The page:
A massive fire is raging at a sprawling tyre dump in a town near Madrid, sending huge plumes of thick black smoke into the air visible for at least 30 kilometres (20 miles). Ten teams of firefighters were sent to try to put out the blaze in Seseña, but it was still raging more than 10 hours after it started.

Sesena tyre fire madrid Spain
Emergency workers stand next to a fire at a tyre dump near a residential development in SesenaSergio Perez/Reuters
Sesena tyre fire madrid Spain
Tyres burn at a dump in Sesena, SpainSergio Perez/Reuters
Sesena tyre fire madrid Spain
A fire burns in a waste dump in Sesena. south of MadridPedro Armestre/AFP
Sesena tyre fire madrid Spain
Tyres burn in a waste dump near the town of SesenaPedro Armestre/AFP
Sesena tyre fire madrid Spain
A fire rages at a tyre dump near a residential development in Sesena, south of MadridSergio Perez/Reuters
Sesena tyre fire madrid Spain
A firefighting helicopter prepares to drop water over a fire at a tyre dump near a residential development in SesenaSergio Perez/Reuters
Sesena tyre fire madrid Spain
A helicopter drops water over tyres burning in a dump near the town of SesenaPedro Armestre/AFP

Spain's leading El Pais newspaper reported that the dump holds 100,000 metric tons (110,230 tons) of used vehicle tyres. Authorities suspect someone intentionally started the fire before dawn at the tyre dump, thought to be Europe's largest, Seseña mayor Carlos Velazquez said in an interview on Cadena Ser radio. Local residents were ordered to stay indoors and shut their windows, he said.

Sesena tyre fire madrid Spain
A picture taken from the Almudena cathedral in Madrid shows a huge smoke column caused by a fire in an uncontrolled dump near SesenaGerard Julien/AFP
Sesena tyre fire madrid Spain
Dark clouds of smoke billow behind an almost empty residential complexPedro Armestre/AFP
Sesena tyre fire madrid Spain
Huge clouds of dark smoke hang over the 'ghost town' of SesenaPedro Armestre/AFP
Sesena tyre fire madrid Spain
An Osborne Bull is silhouetted against clouds of dark smokePedro Armestre/AFP

Although there are many apartment complexes in the town, few residents live in them. Seseña is Spain's most famous ghost town, a symbol of the country's economic fall after the housing bubble burst in 2008.

Developers began building the vast prison-like blocks in the late 1990s, hoping tens of thousands of people would buy apartments on Madrid's southern fringe. The massive project soon became mired in scandal. Developers had not included utilities, such as gas and water in the plans, rendering the apartments uninhabitable. To nobody's surprise, it turned out the authorities had been bribed to approve the development. Of the planned 13,500 units, fewer than 3,000 were sold, and less than a third of these were ever occupied.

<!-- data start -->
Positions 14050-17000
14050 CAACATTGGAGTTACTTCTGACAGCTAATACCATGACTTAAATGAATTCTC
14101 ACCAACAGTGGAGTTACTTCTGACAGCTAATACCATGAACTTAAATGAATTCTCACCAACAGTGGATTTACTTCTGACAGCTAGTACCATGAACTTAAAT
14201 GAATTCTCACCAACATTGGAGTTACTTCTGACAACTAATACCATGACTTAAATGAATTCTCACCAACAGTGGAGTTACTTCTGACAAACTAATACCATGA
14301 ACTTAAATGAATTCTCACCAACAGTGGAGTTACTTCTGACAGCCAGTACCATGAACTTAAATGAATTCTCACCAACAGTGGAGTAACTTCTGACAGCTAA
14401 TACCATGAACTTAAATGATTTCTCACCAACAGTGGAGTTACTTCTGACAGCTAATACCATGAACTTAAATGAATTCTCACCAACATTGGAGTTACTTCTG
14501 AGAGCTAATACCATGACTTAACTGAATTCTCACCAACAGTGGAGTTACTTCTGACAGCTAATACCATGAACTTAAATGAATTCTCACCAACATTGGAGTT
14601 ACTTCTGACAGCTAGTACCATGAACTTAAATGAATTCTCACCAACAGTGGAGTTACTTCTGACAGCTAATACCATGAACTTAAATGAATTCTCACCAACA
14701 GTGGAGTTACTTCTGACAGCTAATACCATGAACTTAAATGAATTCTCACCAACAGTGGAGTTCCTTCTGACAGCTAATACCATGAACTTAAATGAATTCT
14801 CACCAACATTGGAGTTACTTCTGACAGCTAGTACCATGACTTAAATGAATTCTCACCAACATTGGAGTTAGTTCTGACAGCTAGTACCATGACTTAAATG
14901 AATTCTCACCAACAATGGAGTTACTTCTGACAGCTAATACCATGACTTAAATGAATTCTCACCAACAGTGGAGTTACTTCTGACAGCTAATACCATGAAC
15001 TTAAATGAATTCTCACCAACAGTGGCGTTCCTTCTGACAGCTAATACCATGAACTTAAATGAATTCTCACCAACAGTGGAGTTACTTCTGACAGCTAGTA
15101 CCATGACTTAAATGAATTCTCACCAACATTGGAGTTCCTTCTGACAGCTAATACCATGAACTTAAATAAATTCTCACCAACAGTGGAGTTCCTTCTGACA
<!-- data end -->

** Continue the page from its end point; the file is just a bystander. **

millions of tyres dumped near Sesena, a ghost town in Spain
Millions of used tyres are seen on a dump in front of largely empty apartment buildings in SeseñaPablo Blazquez Dominguez/Getty Images
millions of tyres dumped near Sesena, a ghost town in Spain
A worker walks past the used tyre dumpPablo Blazquez Dominguez/Getty Images
millions of tyres dumped near Sesena, a ghost town in Spain
Mountains of used tyres are dumped in Seseña near MadridPablo Blazquez Dominguez/Getty Images
Spain ghost town Sesena
Weeds grow around empty apartments and shop unitsJasper Juinen/Getty Images
Spain ghost town Sesena
A seldom-used road runs through the ghost town of SeseñaOli Scarff/Getty Images
Spain ghost town Sesena
An unused swimming pool is surrounded by a large-scale residential development that is almost entirely unoccupiedOli Scarff/Getty Images
Spain ghost town Sesena
A lone light burns in an apartment, surrounded by others with their exterior shutters closedJasper Juinen/Getty Images
Spain ghost town Sesena
A row of abandoned partially-completed housesOli Scarff/Getty Images
Spain ghost town Sesena
Dismantled cranes lie dormant in front of a predominantly unoccupied residential developmentOli Scarff/Getty Images
Spain ghost town Sesena
Unoccupied commercial units seen at the bottom of one of the largely empty apartment blocks in SeseñaJasper Juinen/Getty Images

The massive pile of tyres started to form in the nineties when a company began using the site as a temporary dump for old tyres earmarked for recycling. The dump was declared illegal in 2003 and the firm abandoned the site. The regional government started processing the tyres, grinding them up to use as building materials, surfacing for roads, sports tracks and children's playgrounds. It has been estimated that it will take about four years to completely use up the mountain of tyres.